Mr. Abbas Ali Monshi Rudsari was arrested in his house in July or August of 1986, along with his wife and two children. The officers of the Ministry of Intelligence, who came to arrest them, did not show them an arrest warrant. When asked why they were being arrested, the agents said that the neighbors had reported that they left their lights on in order to signal Iraqi fighter pilots where to drop bombs, during the Iran-Iraq war. Later it was revealed that the neighbors had not made such claim. The agents told the neighbors that the Monshi Rudsari family was arrested in connection with narcotic drugs.

The Monshi Rudsari family was taken to the Joint Committee prison, also called Tohidi prison, which is a museum today. At the time, this prison was used by the Ministry of Intelligence; officers of the Ministry interrogated the members of the family. Mr. Abbas Ali Monshi Rudsari was also interrogated in Esfahan for two months at the detention center of the Ministry of Intelligence.

Mr. Monshi Rudsari had visits with his family after the completion of interrogations at the Joint Committee and once in Esfahan detention center. His last visit took place on July 17, 1988.


Mr. Monshi Rudsari’s wife believes that his first trial took place in February or March of 1988, when she saw the court verdict, condemning her husband to six months imprisonment. He was denied the right to have an attorney.

According to his cellmates, Mr. Monshi Rudsari was taken to the three member committee in the summer of 1988. The political prisoners executed in 1988 were sent to a three-man committee consisting of a religious judge, a representative from the Intelligence Ministry, and a Public Prosecutor of Tehran. This committee asked the leftist prisoners some questions about their beliefs and whether or not they believed in God.

The relatives of political prisoners executed in 1988 refute the legality of the judicial process that resulted in thousands of executions throughout Iran. In their 1988 open letter to then Minister of Justice Dr. Habibi, they argued that the official secrecy surrounding these executions is proof of their illegality. They note that an overwhelming majority of these prisoners had been tried and sentenced to prison terms, which they were either serving or had already completed serving when they were retried and sentenced to death.


No charge has been publicly leveled against the victims of the 1988 mass executions. In their letters to the Minister of Justice (1988), and to the UN Special Rapporteur visiting Iran (February 2003), the families of the victims refer to the authorities’ accusations against the prisoners – accusations that may have led to their execution. These accusations include being “counter-revolutionary, anti-religion, and anti-Islam,” as well as being “associated with military action or with various [opposition] groups based near the borders.”

An edict of the Leader of the Islamic Republic, Ayatollah Khomeini, reproduced in the memoirs of Ayatollah Montazeri, his designated successor, corroborates the reported claims regarding the charges against the executed prisoners. In this edict, Ayatollah Khomeini refers to members of the Mojahedin Khalq Organization as “hypocrites” who do not believe in Islam and “wage war against God” and decrees that prisoners who still approve of the positions taken by this organization are also “waging war against God” and should be sentenced to death.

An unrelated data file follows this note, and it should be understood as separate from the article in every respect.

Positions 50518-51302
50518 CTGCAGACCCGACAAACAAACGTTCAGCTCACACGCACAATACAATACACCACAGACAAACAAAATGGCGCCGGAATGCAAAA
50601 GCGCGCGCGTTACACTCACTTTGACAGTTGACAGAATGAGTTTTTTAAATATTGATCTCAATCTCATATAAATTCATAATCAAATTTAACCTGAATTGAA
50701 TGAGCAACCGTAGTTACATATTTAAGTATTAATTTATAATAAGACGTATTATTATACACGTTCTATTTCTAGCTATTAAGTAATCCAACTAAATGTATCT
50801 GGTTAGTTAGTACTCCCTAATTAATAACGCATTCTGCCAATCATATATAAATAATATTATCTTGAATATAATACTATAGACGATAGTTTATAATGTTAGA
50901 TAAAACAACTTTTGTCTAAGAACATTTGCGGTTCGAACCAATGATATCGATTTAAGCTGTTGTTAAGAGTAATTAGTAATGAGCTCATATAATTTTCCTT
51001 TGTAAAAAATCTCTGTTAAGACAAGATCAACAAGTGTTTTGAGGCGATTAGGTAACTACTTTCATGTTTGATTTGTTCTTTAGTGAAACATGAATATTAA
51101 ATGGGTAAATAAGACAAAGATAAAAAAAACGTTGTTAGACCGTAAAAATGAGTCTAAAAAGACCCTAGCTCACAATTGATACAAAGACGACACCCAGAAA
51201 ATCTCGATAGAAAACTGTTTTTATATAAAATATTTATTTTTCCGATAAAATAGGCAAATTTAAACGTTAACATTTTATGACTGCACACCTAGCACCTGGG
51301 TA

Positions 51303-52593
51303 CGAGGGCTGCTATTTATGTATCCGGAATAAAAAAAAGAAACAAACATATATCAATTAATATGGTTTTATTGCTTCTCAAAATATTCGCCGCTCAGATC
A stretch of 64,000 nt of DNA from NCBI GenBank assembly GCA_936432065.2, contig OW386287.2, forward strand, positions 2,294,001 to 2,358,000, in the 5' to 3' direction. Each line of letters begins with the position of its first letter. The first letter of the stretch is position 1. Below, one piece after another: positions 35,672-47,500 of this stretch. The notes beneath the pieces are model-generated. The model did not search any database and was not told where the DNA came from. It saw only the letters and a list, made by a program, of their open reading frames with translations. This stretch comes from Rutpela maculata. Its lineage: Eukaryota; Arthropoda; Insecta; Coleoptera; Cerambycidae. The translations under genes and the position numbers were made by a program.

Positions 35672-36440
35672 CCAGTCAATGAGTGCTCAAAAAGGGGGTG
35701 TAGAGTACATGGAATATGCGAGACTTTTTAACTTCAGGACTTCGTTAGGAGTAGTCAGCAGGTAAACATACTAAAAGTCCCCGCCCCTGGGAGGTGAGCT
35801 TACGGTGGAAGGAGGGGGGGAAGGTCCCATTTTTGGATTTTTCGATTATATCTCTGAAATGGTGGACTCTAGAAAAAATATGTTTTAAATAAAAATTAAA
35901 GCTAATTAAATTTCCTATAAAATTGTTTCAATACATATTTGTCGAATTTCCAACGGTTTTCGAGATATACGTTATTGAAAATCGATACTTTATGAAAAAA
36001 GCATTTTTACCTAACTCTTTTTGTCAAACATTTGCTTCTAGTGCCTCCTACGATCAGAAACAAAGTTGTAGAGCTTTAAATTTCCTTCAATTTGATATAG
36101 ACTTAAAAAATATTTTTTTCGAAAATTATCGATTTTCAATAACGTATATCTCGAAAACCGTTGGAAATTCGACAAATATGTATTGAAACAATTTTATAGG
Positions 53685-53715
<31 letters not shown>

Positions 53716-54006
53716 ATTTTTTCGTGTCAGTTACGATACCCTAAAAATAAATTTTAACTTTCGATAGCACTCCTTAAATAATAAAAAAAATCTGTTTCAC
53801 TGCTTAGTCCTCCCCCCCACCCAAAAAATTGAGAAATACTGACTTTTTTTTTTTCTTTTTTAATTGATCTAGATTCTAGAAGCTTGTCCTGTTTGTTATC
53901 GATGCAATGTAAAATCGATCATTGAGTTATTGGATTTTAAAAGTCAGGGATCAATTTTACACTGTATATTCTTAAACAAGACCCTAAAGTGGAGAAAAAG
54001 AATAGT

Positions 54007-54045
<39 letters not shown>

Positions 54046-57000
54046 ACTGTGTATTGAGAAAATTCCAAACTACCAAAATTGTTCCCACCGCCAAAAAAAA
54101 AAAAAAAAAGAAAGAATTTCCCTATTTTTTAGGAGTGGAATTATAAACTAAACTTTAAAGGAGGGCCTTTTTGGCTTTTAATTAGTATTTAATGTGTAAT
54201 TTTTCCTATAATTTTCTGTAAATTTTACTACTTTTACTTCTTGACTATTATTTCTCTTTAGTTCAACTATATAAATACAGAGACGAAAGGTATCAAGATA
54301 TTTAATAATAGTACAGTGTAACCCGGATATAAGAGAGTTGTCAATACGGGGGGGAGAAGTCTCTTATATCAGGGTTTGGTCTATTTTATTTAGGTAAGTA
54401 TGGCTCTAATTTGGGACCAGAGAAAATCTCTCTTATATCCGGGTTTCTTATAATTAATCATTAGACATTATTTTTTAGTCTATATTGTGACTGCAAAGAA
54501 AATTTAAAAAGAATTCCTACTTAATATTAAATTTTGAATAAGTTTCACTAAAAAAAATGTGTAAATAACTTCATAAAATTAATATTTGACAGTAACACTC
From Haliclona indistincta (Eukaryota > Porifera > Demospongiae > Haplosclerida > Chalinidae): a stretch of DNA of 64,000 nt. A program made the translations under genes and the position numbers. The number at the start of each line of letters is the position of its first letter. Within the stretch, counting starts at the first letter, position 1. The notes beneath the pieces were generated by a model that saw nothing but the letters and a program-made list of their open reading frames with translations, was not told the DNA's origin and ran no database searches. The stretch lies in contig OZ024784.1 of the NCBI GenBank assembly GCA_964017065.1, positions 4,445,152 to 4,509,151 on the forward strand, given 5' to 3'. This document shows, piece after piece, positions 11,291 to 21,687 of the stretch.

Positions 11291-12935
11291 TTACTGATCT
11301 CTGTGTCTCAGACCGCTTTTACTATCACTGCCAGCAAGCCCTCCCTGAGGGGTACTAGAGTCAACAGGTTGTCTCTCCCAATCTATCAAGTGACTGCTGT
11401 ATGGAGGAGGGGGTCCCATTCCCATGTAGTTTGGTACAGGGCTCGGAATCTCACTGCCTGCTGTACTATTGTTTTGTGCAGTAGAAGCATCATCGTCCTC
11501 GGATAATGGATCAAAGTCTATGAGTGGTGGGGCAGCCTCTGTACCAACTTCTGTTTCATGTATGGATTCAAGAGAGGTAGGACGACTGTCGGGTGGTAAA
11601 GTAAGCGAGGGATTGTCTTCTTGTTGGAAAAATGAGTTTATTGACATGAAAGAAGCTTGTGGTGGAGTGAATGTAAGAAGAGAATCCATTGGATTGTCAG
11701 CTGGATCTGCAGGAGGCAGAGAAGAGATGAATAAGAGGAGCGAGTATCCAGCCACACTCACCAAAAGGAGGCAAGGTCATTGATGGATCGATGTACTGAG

Defendants, who did not belong to the Organization named by the leader of the Islamic Republic, may have been accused of being “anti-religion” for not having renounced their beliefs.

Evidence of guilt

The report of this execution does not contain information regarding the evidence provided against the defendant.


No information is available on the defense. In their open letter, the families of the prisoners noted that defendants were not given the opportunity to defend themselves in court. The same letter, rebutting the accusation that these prisoners (from inside the prison) had collaborated with armed members of the Mojahedin Organization in clashes with armed forces of the Islamic Republic, states that such claims “are false considering the circumstances in prisons; for our children faced most difficult conditions [in prison, with] visitation rights of once every 15 days, each visitation lasting ten minutes through a telephone from behind the glass window, and were deprived of any connection with the outside world. We faced such conditions for seven years, which proves the truth of our claim.”


The details regarding the execution sentence are not available. According to available information, leftist prisoners executed in 1988 were found to be “apostates.” Months after the executions, prison authorities informed the families about the executions and handed in the victims’ belongings to their families. The bodies, however, were not returned to them. The bodies were buried in mass graves. Authorities warned the families of prisoners against holding memorial ceremonies.

The prison officials informed the family of his execution and returned Mr. Monshi Rudsari’s clothes and pictures of his children. His will was not returned to the family. Mr. Monshi Rudsari had hidden his wedding ring and some pieces of paper in the trousers. On the papers, he had written poetry.